On the first Monday of every month, we meet on Zoom to discuss transatlantic and global issues. The idea is that even though we are in different places geographically and personally, we exchange ideas, learn from each other, and grow more and more into a part of an understanding global society.
In May, we talked about the “pursuit of happiness.” Once again, we were inspired by the U.S. Constitution. In addition, happiness is often seen as everyone’s daily goal, and the “pursuit of happiness” has long been part of international pop culture. Therefore, we felt it was important to discuss our views on happiness in our personal lives, but also on what happiness means for a society, especially when the most important legal document presents happiness as an important goal and human right.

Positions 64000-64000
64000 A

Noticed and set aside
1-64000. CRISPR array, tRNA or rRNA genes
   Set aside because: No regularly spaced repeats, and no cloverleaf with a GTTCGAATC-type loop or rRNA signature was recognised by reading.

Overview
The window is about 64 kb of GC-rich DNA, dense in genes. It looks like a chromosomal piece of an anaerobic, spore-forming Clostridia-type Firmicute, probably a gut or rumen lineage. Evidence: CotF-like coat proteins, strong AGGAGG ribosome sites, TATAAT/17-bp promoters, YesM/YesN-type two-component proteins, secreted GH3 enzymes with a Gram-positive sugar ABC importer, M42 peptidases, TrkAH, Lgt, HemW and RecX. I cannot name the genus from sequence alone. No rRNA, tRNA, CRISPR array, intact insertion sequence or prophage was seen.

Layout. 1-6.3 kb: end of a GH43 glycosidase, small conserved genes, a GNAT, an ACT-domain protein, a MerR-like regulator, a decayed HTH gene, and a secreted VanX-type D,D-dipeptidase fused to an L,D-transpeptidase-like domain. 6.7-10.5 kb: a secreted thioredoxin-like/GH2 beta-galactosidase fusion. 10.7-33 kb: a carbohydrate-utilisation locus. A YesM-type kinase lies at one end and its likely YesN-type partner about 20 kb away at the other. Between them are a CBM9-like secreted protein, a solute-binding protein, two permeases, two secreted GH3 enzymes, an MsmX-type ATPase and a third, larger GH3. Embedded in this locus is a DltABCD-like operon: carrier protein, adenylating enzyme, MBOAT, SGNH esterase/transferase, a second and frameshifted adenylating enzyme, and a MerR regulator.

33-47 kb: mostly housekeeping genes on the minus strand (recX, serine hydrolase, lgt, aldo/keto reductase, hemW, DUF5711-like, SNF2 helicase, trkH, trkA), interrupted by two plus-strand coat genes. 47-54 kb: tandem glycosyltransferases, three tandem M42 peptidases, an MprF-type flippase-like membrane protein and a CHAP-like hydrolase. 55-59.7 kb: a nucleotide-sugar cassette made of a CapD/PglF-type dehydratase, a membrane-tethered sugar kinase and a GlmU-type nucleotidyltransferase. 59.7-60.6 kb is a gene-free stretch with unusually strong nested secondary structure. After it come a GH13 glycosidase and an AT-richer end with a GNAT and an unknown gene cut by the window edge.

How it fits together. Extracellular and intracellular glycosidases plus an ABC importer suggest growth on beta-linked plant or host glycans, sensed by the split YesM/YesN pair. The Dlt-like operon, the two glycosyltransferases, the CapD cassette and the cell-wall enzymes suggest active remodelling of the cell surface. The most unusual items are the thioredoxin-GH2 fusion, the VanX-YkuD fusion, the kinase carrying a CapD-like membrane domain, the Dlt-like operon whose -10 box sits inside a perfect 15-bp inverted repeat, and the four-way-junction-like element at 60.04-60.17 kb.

As always we were guided through the discussion by some texts that we discover after a brief and relatively random research, these were our references:
Hannah Arendt on Action and the Pursuit of Happiness | Brain Pickings (Maria Popova)
Our ‘Pursuit of Happiness’ Is Killing the Planet | The New York Times (James Traub)
The Pursuit of Happiness: What the Founders Meant –And Didn’t | The Atlantic (Kathleen Kennedy Townsend)
Were we happier in the stone age? | The Guardian (Yuval Noah Harari)
What the Declaration of Independence really means by ‘pursuit of happiness’ | Emory University